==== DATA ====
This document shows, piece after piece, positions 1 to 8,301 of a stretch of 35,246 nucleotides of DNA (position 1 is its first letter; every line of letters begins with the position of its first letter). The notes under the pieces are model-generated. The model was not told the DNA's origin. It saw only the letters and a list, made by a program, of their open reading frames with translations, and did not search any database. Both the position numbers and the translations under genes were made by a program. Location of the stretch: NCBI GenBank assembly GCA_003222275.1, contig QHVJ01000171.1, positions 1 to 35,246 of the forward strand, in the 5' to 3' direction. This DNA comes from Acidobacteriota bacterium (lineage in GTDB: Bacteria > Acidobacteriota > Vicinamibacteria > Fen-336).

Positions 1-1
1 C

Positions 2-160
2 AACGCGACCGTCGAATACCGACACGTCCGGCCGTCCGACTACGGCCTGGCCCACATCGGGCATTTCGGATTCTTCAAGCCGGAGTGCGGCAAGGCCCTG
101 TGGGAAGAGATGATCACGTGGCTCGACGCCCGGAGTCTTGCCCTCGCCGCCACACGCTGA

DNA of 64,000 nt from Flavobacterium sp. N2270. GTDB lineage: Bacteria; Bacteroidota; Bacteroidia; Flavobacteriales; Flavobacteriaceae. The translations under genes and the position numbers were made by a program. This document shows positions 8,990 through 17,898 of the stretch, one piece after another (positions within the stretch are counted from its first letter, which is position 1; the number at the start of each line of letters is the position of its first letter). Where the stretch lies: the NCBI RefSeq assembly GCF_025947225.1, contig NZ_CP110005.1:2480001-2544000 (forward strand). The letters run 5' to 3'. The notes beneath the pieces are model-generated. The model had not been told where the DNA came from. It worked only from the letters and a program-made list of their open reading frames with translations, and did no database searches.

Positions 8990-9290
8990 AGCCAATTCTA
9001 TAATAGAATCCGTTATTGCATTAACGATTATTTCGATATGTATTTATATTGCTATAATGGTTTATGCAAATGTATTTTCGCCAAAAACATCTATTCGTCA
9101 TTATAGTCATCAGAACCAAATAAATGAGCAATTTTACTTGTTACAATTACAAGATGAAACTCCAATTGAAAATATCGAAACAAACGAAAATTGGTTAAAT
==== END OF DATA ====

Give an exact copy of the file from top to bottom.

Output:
This document shows, piece after piece, positions 1 to 8,301 of a stretch of 35,246 nucleotides of DNA (position 1 is its first letter; every line of letters begins with the position of its first letter). The notes under the pieces are model-generated. The model was not told the DNA's origin. It saw only the letters and a list, made by a program, of their open reading frames with translations, and did not search any database. Both the position numbers and the translations under genes were made by a program. Location of the stretch: NCBI GenBank assembly GCA_003222275.1, contig QHVJ01000171.1, positions 1 to 35,246 of the forward strand, in the 5' to 3' direction. This DNA comes from Acidobacteriota bacterium (lineage in GTDB: Bacteria > Acidobacteriota > Vicinamibacteria > Fen-336).

Positions 1-1
1 C

Positions 2-160
2 AACGCGACCGTCGAATACCGACACGTCCGGCCGTCCGACTACGGCCTGGCCCACATCGGGCATTTCGGATTCTTCAAGCCGGAGTGCGGCAAGGCCCTG
101 TGGGAAGAGATGATCACGTGGCTCGACGCCCGGAGTCTTGCCCTCGCCGCCACACGCTGA

DNA of 64,000 nt from Flavobacterium sp. N2270. GTDB lineage: Bacteria; Bacteroidota; Bacteroidia; Flavobacteriales; Flavobacteriaceae. The translations under genes and the position numbers were made by a program. This document shows positions 8,990 through 17,898 of the stretch, one piece after another (positions within the stretch are counted from its first letter, which is position 1; the number at the start of each line of letters is the position of its first letter). Where the stretch lies: the NCBI RefSeq assembly GCF_025947225.1, contig NZ_CP110005.1:2480001-2544000 (forward strand). The letters run 5' to 3'. The notes beneath the pieces are model-generated. The model had not been told where the DNA came from. It worked only from the letters and a program-made list of their open reading frames with translations, and did no database searches.

Positions 8990-9290
8990 AGCCAATTCTA
9001 TAATAGAATCCGTTATTGCATTAACGATTATTTCGATATGTATTTATATTGCTATAATGGTTTATGCAAATGTATTTTCGCCAAAAACATCTATTCGTCA
9101 TTATAGTCATCAGAACCAAATAAATGAGCAATTTTACTTGTTACAATTACAAGATGAAACTCCAATTGAAAATATCGAAACAAACGAAAATTGGTTAAAT